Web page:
E-Verify® is an internet-based employment eligibility system operated by the Department of Homeland Security (DHS) and the Social Security Administration (SSA). This program allows employers to quickly verify the eligibility of their newly hired employees to work legally in the United States.
E-Verify® is a voluntary system and is the best means available for determining employment eligibility of new hires and the validity of their Social Security Numbers.
How It Works and What It Means to Newly-Hired Employees
Employees are required to complete the Form I-9, and employees must provide employers with documentation establishing both identity and eligibility to work in the United States. Federal law requires that all employers verify the identity and employment eligibility of all new employees (including U.S. citizens) within three days of hire.
Through E-Verify®, employers send information about you, gathered from your Form I-9, to SSA and DHS to confirm that you are authorized to work in the United States and that your name, Social Security number, date of birth, citizenship status, and any other non-citizen information you choose to provide to your employer match government records. If your employer uses E-Verify®, you as an employee have certain rights and responsibilities.
- E-Verify® must be used for new hires only. It cannot be used to verify the employment eligibility of current employees.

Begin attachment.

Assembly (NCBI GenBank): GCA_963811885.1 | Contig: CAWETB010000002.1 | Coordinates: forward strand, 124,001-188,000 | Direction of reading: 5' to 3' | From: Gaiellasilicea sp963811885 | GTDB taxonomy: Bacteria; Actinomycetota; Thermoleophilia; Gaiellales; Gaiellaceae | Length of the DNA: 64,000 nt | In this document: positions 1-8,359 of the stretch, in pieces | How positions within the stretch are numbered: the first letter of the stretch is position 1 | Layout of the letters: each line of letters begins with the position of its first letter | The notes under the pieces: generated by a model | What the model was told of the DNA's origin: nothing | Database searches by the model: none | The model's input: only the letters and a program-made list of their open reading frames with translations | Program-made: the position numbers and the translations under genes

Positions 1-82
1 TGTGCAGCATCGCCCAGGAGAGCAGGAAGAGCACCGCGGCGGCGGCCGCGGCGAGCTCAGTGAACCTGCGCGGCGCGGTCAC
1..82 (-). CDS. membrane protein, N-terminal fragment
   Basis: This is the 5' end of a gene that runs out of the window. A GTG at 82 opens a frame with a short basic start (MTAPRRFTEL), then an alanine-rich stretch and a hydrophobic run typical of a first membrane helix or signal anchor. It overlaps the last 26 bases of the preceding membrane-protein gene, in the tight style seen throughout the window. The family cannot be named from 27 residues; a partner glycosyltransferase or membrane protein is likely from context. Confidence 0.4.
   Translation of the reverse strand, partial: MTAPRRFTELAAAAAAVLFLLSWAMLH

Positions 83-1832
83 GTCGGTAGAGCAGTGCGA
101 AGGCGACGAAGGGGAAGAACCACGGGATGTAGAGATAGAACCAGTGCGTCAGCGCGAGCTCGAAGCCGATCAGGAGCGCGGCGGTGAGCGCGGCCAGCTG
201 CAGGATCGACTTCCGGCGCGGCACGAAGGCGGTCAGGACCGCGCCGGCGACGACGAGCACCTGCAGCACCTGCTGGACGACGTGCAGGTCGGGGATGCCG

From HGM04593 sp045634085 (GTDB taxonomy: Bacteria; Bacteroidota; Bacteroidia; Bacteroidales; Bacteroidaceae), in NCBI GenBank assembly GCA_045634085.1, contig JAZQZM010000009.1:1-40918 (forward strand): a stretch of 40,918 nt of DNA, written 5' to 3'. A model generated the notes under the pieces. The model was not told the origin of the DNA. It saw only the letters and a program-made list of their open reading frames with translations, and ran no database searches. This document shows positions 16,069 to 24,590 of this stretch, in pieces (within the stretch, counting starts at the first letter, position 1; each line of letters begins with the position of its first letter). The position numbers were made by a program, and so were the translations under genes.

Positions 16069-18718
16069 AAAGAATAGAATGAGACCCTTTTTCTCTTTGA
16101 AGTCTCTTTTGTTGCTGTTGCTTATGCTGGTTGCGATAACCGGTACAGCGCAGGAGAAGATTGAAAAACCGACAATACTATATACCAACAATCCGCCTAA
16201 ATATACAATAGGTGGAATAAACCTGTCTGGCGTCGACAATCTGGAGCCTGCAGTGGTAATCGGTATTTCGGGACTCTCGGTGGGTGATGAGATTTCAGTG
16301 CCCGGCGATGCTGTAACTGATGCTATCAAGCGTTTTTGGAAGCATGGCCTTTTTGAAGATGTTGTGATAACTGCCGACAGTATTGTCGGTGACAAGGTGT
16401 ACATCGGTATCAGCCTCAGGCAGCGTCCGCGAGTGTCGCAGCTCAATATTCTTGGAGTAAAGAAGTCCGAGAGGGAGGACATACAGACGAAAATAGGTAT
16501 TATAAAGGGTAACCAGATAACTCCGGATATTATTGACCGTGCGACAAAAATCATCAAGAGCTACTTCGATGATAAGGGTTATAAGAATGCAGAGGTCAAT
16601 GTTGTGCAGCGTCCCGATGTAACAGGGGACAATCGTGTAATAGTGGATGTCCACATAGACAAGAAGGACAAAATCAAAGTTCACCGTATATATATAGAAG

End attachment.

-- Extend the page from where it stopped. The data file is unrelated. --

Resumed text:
- E-Verify® must be used for all new hires regardless of national origin or citizenship status. It may not be used selectively.
- E-Verify® must be used only after hire and after completion of the Form I-9. Employers may not pre-screen applicants through E-Verify.
- If an employee‚Äôs Form I-9 information cannot be matched with the SSA and DHS databases, the employer must provide the employee with information regarding challenging the information mismatch, including a written notice from E-Verify®.
- If an employee decides to challenge the information mismatch, the employer must provide a referral letter issued by E-Verify® that contains specific instructions and contact information.
- Employers may not take any adverse action against an employee because they contest the information mismatch until the employee has had eight (8) federal government work days to contact the appropriate federal agency to resolve the conflict. This includes firing, suspending, withholding pay or training, or otherwise infringing upon his/her employment.
If an employee receives an SSA tentative non-confirmation (TNC), they have the option of visiting an SSA field office to update their record or if the employee is a naturalized citizen, the employee may choose to call USCIS directly to resolve the TNC. The phone number can be found on the SSA referral letter.